This action might not be possible to undo. Are you sure you want to continue?
Online Green-light Review
FOLDER 1 “The First Men in the Moon” by H.G. Wells
Page 3: - Introduction Page 4: - About the Author Page 5: - About the Book Page 6: - Existing Adaptations: Film Page 7: - Scene Breakdown Page 8: - Visual Concept Page 9: - MIM1 Influence Map & Thumbnails Page 10: - MIM2 Influence Map & Thumbnails Page 11: - MIM3 Influence Map & Thumbnails Page 12: - Essay Introduction
I have been tasked with producing 3 digital paintings based on the book, “First Men in the Moon” by H.G. Wells. Each of these pieces will relate specifically to one of three excerpts from the book and contain specific elements from the scenes detailed by the Author. Of course, each piece will contain my own interpretation of the Scene through re-imagining it. This OGR slideshow will show the thought process behind what I am doing and present justification for my choices.
About the Author
H.G. Wells was a prolific science-fiction Author, born in Kent in 1866. Known almost exclusively for his Novels, Wells was also an outspoken socialist who lived through the turn of the century, experiencing the social and economic changes that new technology brought with it. Wells was extremely dissatisfied with the way that Parliament worked and could be seen as an escapist, escaping through his own Novels and fantasies.
“Wells resigned from the Fabian Society in 1908 but continued to be active in the campaign for socialism. His book A Modern Utopia expressed a desire for a society that was run and organised by humanistic and well-educated people. Wells, who was extremely critical of the role that privilege and hereditary factors in capitalist society and in his utopia, people gain power as a result of their intelligence and training.”
Wells died in 1946, age 79 but not before inspiring numerous Authors, notably C.S. Lewis and Alan Moore. His work continues to be some of the most revered examples in the genre of science-fiction.
About the Book
Written in 1901 by H.G. Wells; ‘The First Men in the Moon’ (MIM) is a “Scientific romance” Novel (the previous name given to the genre now commonly known as, “Sciencefiction” or, “Sci-Fi”) in which a business man (Mr. Bedford) and a brilliant scientist (Dr. Cavor) travel to the moon. Mr. Bedford and Dr. Cavor travel to the moon in a spaceship which uses “Cavorite” a mineral which Dr. Cavor made himself and Mr. Bedford sought to capitalise on. While on the moon the two of them witness fantastic sights and encounter an Alien race known as “Selenites” who capture them. The two escape and fight their way to the surface so they can return to the space-ship and then, Earth. The story is told with information from one-way radio communications by Dr. Cavor after he is recaptured by “Selenites”. Unfortunately his last transmission which seemed to detail how to make “Cavorite” is cut off half way. Overall, the book delves into the fantasy that was spacetravel. Now, much of it is reality, but the book is told in such a way that it paints a vivid depiction of a place, worlds apart from the Moon we know (and love) today.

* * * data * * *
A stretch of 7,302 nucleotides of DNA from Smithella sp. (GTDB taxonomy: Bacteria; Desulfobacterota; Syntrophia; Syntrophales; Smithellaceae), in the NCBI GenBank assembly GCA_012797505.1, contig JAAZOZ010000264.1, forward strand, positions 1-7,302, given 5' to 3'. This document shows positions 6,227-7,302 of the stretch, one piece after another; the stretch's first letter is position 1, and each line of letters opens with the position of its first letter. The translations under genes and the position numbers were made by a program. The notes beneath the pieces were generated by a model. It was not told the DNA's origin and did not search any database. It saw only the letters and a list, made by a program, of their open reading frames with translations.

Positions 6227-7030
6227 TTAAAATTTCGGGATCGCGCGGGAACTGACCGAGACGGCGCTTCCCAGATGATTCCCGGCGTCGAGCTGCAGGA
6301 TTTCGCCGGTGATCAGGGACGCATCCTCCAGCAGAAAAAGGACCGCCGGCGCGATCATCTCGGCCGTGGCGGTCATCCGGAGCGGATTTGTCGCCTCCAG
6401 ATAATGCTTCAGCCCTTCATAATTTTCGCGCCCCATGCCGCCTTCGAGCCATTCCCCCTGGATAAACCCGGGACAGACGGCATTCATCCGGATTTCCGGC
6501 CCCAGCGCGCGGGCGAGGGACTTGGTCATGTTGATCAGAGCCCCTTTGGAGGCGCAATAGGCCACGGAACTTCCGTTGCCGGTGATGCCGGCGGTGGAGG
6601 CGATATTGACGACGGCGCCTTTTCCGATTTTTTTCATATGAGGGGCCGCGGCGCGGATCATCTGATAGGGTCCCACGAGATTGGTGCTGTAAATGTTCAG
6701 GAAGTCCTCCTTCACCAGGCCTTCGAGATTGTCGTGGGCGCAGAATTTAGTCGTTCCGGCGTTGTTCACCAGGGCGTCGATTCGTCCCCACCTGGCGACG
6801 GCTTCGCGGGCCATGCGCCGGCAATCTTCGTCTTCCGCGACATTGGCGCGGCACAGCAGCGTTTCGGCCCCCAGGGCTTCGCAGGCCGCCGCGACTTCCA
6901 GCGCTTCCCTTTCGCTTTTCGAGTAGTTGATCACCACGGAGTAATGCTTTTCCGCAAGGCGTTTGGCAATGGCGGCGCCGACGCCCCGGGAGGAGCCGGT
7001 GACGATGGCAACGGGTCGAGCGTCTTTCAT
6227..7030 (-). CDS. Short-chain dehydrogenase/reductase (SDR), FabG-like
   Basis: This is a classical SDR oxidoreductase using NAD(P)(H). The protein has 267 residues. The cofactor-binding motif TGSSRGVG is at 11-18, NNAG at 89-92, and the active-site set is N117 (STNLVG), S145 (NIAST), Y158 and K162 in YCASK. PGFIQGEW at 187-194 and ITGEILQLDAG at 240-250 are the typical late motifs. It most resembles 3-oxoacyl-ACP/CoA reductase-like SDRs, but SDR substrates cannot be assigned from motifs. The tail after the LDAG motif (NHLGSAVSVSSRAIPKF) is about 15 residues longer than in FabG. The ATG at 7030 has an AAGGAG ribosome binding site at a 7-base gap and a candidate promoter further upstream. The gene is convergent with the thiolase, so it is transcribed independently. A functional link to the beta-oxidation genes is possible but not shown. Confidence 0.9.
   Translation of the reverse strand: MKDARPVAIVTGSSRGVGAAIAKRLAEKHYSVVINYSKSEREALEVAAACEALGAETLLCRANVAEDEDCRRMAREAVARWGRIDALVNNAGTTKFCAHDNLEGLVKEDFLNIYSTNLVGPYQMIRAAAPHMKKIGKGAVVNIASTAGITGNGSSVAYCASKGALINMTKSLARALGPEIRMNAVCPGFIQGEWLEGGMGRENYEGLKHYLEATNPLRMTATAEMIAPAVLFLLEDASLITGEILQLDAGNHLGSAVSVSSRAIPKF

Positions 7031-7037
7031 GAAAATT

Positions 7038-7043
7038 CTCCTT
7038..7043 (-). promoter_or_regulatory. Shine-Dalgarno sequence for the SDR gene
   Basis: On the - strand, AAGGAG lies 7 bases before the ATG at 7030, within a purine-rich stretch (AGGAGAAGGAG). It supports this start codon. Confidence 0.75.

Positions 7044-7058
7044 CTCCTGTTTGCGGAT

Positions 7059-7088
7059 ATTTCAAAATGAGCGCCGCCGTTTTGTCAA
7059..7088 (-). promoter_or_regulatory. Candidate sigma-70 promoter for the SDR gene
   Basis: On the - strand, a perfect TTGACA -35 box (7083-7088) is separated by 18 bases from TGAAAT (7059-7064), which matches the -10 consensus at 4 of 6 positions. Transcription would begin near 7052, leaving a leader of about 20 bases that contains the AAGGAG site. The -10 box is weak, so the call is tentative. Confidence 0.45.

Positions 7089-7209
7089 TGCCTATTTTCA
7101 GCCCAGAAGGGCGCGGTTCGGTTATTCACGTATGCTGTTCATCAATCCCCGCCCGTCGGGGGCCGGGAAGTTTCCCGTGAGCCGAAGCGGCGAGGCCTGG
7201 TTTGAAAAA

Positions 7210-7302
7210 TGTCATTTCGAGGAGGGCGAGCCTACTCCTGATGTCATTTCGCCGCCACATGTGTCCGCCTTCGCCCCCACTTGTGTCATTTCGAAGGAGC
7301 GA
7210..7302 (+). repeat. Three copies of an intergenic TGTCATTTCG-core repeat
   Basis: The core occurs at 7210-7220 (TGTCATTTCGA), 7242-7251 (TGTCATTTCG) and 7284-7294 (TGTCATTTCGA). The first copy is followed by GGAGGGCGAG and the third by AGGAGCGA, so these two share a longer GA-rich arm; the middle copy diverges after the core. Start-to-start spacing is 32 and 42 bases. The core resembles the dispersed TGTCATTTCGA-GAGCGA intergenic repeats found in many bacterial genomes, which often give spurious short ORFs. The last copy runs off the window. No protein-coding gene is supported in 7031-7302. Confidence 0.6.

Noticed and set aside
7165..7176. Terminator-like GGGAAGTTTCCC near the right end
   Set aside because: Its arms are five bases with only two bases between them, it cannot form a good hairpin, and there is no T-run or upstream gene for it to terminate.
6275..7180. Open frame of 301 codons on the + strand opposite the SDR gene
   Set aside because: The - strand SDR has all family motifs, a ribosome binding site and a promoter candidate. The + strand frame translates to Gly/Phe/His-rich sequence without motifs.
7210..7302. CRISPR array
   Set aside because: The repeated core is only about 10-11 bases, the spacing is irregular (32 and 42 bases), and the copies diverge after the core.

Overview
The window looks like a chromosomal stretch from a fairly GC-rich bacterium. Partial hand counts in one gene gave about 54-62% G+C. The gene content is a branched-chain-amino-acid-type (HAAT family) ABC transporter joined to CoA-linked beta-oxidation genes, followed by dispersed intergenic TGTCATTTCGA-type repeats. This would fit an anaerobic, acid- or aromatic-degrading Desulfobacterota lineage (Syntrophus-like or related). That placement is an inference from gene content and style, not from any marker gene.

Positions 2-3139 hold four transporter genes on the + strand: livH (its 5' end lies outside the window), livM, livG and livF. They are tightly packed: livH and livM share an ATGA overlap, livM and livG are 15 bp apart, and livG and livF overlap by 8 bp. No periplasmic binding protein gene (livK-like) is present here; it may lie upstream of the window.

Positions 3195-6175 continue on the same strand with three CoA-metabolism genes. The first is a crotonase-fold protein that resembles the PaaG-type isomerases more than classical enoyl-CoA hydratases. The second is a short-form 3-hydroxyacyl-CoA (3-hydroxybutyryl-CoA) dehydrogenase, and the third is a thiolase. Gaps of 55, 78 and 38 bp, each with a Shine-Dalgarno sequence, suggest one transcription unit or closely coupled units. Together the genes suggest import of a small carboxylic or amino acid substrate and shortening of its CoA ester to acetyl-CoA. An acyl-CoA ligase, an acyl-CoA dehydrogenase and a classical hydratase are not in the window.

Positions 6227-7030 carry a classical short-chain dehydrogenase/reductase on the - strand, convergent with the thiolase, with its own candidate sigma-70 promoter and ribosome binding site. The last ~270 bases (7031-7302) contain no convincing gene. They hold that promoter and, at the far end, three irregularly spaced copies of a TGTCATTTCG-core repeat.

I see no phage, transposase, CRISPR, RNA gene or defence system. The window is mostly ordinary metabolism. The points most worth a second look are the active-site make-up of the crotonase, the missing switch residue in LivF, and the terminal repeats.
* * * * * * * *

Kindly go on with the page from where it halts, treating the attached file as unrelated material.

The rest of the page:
Existing Adaptations: Film
There have been 4 (reasonably well-known) adaptations of MIM. These are they:
‘A Trip to the Moon’ Georges Méliès (1902)
This adaptation of the book is actually more of a tribute to it, as it seems to draw from only two aspects of H.G. Wells’ Novel; the Selenites and a peculiar form of travel to the moon.
‘The First Men in the Moon’ – Bruce Gordon (1919)
This adaptation of the book was cowritten by H.G. Wells himself for the big screen. The film follows the same story of the Novel but with a key difference. The Film paints Mr. Bedford as a villain as he abandons Dr. Cavor on the moon, travels back to earth, attempts to deceive Dr. Cavor’s niece into marriage and make a fortune from “Cavorite” on top of it all.
The Film details the dangerous Journey of 6 explorers to the moon and their safe return from the hostile Selenites that inhabit it.
‘The First Men in the Moon’ – Nathan H. Juran (1964)
Perhaps the most known adaptation of the Novel, the 1964 version tells a very similar story through a shocking discovery by UN astronauts who believed they were to be the first men on the moon. The Selenites are believed to have died off from the common cold (having no immunity), caught from Dr. Cavor. The adaptation notably includes a female role, Kate, who is accidentally transported up to the moon with the men.
‘The First Men in the Moon’ – Damon Thomas (2010)
In the recent 2010 version, the story is told by an aged Mr. Bedford to a young man about how he was one of two men to first tread the moon’s surface. He recounts the peril that was averted by the heroism of Dr. Cavor. Cavor sacrificed himself to protect the Earth from the Selenites who determined Earth a threat to the Moon. His actions transform the Moon into a barren wasteland, setting the scene for the 1969 Apollo program moon landing.